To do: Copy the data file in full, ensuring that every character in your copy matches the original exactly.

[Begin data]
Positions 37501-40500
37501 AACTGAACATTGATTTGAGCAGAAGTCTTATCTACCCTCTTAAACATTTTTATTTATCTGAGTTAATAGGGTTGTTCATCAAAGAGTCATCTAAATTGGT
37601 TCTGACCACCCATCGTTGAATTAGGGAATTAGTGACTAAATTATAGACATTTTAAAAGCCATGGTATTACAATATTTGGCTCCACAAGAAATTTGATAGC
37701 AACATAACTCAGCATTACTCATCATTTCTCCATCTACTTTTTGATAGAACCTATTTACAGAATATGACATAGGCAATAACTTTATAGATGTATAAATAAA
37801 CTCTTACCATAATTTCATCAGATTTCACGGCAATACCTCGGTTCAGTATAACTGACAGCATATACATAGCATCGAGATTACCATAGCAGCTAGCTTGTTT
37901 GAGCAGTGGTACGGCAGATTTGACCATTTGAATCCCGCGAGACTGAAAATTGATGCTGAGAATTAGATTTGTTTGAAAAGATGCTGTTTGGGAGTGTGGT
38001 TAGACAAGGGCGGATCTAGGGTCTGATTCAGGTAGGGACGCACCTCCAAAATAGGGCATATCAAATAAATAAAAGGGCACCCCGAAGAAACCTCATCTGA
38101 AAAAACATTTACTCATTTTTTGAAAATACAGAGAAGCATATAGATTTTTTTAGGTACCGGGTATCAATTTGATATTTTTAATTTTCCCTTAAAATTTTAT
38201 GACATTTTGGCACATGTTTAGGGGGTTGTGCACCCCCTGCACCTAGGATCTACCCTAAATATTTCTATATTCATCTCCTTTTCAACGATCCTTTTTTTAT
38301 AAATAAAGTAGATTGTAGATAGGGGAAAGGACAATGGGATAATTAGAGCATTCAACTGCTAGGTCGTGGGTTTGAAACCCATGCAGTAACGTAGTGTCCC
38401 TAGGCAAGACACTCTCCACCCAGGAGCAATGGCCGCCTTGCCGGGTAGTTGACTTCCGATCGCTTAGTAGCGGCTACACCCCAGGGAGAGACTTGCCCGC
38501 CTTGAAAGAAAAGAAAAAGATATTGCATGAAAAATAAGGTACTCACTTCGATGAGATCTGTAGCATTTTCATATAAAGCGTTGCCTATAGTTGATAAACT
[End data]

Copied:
Positions 37501-40500
37501 AACTGAACATTGATTTGAGCAGAAGTCTTATCTACCCTCTTAAACATTTTTATTTATCTGAGTTAATAGGGTTGTTCATCAAAGAGTCATCTAAATTGGT
37601 TCTGACCACCCATCGTTGAATTAGGGAATTAGTGACTAAATTATAGACATTTTAAAAGCCATGGTATTACAATATTTGGCTCCACAAGAAATTTGATAGC
37701 AACATAACTCAGCATTACTCATCATTTCTCCATCTACTTTTTGATAGAACCTATTTACAGAATATGACATAGGCAATAACTTTATAGATGTATAAATAAA
37801 CTCTTACCATAATTTCATCAGATTTCACGGCAATACCTCGGTTCAGTATAACTGACAGCATATACATAGCATCGAGATTACCATAGCAGCTAGCTTGTTT
37901 GAGCAGTGGTACGGCAGATTTGACCATTTGAATCCCGCGAGACTGAAAATTGATGCTGAGAATTAGATTTGTTTGAAAAGATGCTGTTTGGGAGTGTGGT
38001 TAGACAAGGGCGGATCTAGGGTCTGATTCAGGTAGGGACGCACCTCCAAAATAGGGCATATCAAATAAATAAAAGGGCACCCCGAAGAAACCTCATCTGA
38101 AAAAACATTTACTCATTTTTTGAAAATACAGAGAAGCATATAGATTTTTTTAGGTACCGGGTATCAATTTGATATTTTTAATTTTCCCTTAAAATTTTAT
38201 GACATTTTGGCACATGTTTAGGGGGTTGTGCACCCCCTGCACCTAGGATCTACCCTAAATATTTCTATATTCATCTCCTTTTCAACGATCCTTTTTTTAT
38301 AAATAAAGTAGATTGTAGATAGGGGAAAGGACAATGGGATAATTAGAGCATTCAACTGCTAGGTCGTGGGTTTGAAACCCATGCAGTAACGTAGTGTCCC
38401 TAGGCAAGACACTCTCCACCCAGGAGCAATGGCCGCCTTGCCGGGTAGTTGACTTCCGATCGCTTAGTAGCGGCTACACCCCAGGGAGAGACTTGCCCGC
38501 CTTGAAAGAAAAGAAAAAGATATTGCATGAAAAATAAGGTACTCACTTCGATGAGATCTGTAGCATTTTCATATAAAGCGTTGCCTATAGTTGATAAACT